Singapore’s response to the coronavirus outbreak has been a massive failure: the result speaks for itself. The country saw a 300% increase since March and it has become a case study for both epidemiologists and historians on how not to handle a virus outbreak.
1) Singapore lets infected people roam the streets
Infected cases with mild symptoms were not detected early, and they have been rejected from GP clinics not once or twice, but to 5 times. Travel details of those infected, like which restaurant they were dining at or which gym they visited, were covered up, exposing strangers to the virus.
2) Singapore tells healthy people not to wear a mask
There is nothing more nefarious than to alleviate the shortage of face masks in the country, than to tell the people not to wear basic protection in public. More than 50 cases have been infected from unknown links, and Singapore’s overcrowded public transport is the primary culprit. More than 90% of the people in Singapore do not wear a mask when they are outside, but this is a result of a severe mask shortage.
We only need to compare Singapore’s infection to countries which actively promotes wearing face masks like Taiwan and Macau. Even China made it illegal for anyone to not wear a mask in public, and today, they just reported zero domestic case for two days straight.
3) Singapore refuse to acknowledge local transmission is widespread
Due to stringent media censorship, Singapore lack independent press media to tell the ugly truth. The Singapore government has been using the state media to spread propaganda, and one of them is the claim that local transmission is rare and uncommon. The number of locally infected with unknown links proved otherwise.
The bigger repercussion is when foreigners started contracting the virus while holidaying in Singapore, and export the virus back to their home country – as in the case of South Korea, UK, France and Malaysia.
To make things worse, the Singapore government pinned all the blame on “imported cases”. Government propaganda is ramping out baseless claims that most confirmed cases are imported, hence there is little to worry about local infections. This resulted in delayed government responses, like border controls and school closures, which the government did not see the need to effect.
4) Singapore refuse to stop mass congregation
The Singapore government has yet to impose closures on schools and workplaces, both bedrocks of infections. Prime Minister Lee Hsien Loong is even considering holding the General Election in the middle of the outbreak, when voting stations and rallying points are common places of mass congregation.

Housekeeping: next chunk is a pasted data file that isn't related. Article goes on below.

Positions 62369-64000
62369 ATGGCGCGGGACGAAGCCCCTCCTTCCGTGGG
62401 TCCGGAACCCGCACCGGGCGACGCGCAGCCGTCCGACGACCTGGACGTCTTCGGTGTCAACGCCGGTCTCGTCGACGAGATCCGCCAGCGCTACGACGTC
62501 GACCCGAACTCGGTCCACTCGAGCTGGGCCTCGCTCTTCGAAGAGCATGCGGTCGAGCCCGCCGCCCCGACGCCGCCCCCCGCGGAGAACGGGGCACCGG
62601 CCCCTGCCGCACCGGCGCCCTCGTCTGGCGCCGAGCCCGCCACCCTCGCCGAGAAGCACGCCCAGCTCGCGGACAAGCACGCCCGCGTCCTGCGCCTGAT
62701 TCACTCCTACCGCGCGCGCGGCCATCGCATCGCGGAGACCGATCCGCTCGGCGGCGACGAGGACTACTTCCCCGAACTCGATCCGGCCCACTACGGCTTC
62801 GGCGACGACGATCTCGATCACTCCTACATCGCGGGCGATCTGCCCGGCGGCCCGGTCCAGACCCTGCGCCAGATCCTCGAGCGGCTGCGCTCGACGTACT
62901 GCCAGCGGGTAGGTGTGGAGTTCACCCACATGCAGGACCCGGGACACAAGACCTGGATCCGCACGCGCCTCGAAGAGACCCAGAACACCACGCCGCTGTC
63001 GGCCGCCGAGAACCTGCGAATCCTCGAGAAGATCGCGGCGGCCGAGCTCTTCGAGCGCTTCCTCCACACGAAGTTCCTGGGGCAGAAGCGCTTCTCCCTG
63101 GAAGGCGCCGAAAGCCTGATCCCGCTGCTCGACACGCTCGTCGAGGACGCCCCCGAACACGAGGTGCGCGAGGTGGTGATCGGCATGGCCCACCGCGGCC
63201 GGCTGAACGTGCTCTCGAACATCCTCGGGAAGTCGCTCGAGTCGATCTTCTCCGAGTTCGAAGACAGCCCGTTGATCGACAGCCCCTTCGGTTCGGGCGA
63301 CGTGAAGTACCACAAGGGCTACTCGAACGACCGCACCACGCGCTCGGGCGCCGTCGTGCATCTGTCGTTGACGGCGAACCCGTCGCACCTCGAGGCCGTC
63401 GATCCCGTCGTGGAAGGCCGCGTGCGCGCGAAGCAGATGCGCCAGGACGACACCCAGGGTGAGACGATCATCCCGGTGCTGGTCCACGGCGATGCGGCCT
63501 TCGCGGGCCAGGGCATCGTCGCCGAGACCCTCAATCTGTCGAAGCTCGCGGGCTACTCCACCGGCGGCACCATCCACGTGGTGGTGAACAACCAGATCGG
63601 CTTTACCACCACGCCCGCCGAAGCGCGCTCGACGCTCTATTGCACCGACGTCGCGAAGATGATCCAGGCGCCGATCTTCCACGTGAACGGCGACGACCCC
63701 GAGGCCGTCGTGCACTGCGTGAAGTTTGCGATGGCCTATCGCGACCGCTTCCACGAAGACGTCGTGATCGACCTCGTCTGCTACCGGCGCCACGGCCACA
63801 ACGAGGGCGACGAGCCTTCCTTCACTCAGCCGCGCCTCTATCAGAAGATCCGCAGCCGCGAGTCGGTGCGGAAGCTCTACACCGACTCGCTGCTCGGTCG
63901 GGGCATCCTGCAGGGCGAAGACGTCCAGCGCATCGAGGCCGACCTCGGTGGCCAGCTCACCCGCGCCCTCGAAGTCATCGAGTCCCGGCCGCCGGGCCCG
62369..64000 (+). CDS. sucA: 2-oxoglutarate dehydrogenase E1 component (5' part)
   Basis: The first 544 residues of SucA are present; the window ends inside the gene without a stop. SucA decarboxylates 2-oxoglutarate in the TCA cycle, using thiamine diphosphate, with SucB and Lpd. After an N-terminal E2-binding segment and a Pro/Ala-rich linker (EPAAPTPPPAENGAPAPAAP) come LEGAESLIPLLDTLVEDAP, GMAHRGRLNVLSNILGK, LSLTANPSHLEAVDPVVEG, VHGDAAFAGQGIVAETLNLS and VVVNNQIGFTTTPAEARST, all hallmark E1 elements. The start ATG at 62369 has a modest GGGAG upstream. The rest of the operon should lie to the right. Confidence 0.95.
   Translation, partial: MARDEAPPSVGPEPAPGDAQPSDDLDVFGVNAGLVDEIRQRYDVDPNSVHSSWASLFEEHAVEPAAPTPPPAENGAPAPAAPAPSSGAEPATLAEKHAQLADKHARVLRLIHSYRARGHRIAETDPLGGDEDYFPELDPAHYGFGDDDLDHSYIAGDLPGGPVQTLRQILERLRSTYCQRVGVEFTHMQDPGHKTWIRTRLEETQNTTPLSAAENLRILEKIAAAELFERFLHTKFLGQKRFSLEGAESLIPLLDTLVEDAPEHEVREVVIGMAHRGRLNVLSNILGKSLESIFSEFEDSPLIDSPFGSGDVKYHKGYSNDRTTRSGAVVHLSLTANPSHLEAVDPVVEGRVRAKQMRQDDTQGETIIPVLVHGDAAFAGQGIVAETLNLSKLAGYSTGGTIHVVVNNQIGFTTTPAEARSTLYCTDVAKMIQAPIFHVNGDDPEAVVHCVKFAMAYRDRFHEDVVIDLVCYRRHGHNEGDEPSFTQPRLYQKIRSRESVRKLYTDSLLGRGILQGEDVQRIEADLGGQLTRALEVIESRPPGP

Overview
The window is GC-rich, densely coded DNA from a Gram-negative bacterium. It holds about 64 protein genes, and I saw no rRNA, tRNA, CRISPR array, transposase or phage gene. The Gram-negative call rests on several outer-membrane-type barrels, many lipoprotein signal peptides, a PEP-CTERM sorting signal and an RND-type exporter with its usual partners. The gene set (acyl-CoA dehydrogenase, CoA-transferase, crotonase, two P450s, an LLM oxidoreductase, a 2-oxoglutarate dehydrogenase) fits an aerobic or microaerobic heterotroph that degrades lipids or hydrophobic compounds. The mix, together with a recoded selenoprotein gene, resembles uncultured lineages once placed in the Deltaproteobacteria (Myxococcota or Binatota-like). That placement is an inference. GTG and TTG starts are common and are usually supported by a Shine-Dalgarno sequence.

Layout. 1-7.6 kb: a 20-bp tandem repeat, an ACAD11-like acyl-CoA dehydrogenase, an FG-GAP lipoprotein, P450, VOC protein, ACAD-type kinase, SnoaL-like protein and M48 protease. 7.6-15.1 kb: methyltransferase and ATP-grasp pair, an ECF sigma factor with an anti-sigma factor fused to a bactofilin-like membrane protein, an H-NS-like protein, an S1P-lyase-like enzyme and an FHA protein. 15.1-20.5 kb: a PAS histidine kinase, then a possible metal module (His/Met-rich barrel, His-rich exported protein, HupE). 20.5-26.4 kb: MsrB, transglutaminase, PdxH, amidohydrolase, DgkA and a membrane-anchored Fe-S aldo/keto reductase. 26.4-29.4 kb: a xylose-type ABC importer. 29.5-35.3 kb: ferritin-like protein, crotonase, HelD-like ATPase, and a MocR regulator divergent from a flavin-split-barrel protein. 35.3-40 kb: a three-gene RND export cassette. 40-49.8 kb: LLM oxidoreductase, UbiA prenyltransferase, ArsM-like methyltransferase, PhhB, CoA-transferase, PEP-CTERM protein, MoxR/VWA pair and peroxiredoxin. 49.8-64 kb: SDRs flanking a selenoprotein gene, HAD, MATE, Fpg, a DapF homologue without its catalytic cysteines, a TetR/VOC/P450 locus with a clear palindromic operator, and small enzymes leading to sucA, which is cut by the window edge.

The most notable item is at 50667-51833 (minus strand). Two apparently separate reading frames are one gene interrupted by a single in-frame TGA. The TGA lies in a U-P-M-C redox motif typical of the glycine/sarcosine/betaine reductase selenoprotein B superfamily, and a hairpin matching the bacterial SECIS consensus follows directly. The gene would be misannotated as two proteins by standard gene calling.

The Education Minister even did the reverse of what 90% of the world is doing, by claiming that putting children in schools is safer than keeping them away. The millionaire minister even claimed that children are less likely to be in mortal danger when infected, because of statistics. He however forgot that if children are infected, it means the spread is even more viral.
5) Singapore censors information of public concerns
Flight information, profiles, ages, nationalities and even locations of the infected have all been fully censored by the Singapore Ministry of Health. Even foreign ministries requesting for information have been rejected by Singapore, as confirmed by the Indonesia government.
With less information, everyone in Singapore is now more likely to be infected as they do not where to avoid or even flag themselves as potential close contacts of the infected. You could be sitting next to an infected passenger on the same plane, or you could be a regular customer of a barber who has been infected, but you won’t know because the Singapore government has censored these information.
On top of untrusted state media content, the Singapore government also actively issues censorship orders to independent news sites. Using its newly-created POFMA order, the government has on 7 occasions, threaten to jail anyone up to 2 years and a S$100,000 fine, if they do not put up “government facts”.
6) Singapore pays corrupt money to get professionals to praise its virus response
Dale Fisher, the Chairman of the World Health Organisation’s Global Outbreak Alert and Response Network, has been featured in local state media praising the Singapore government for their virus response. The WHO executive was then given a luxurious directorship at the National University Hospital.
Ruling party politicians then uses these fake praises to claim that the government has done well in the outbreak, which statistically is untrue. The Singapore government also actively boasts about contact tracing using police resources – which is nothing new and actually what every country is doing.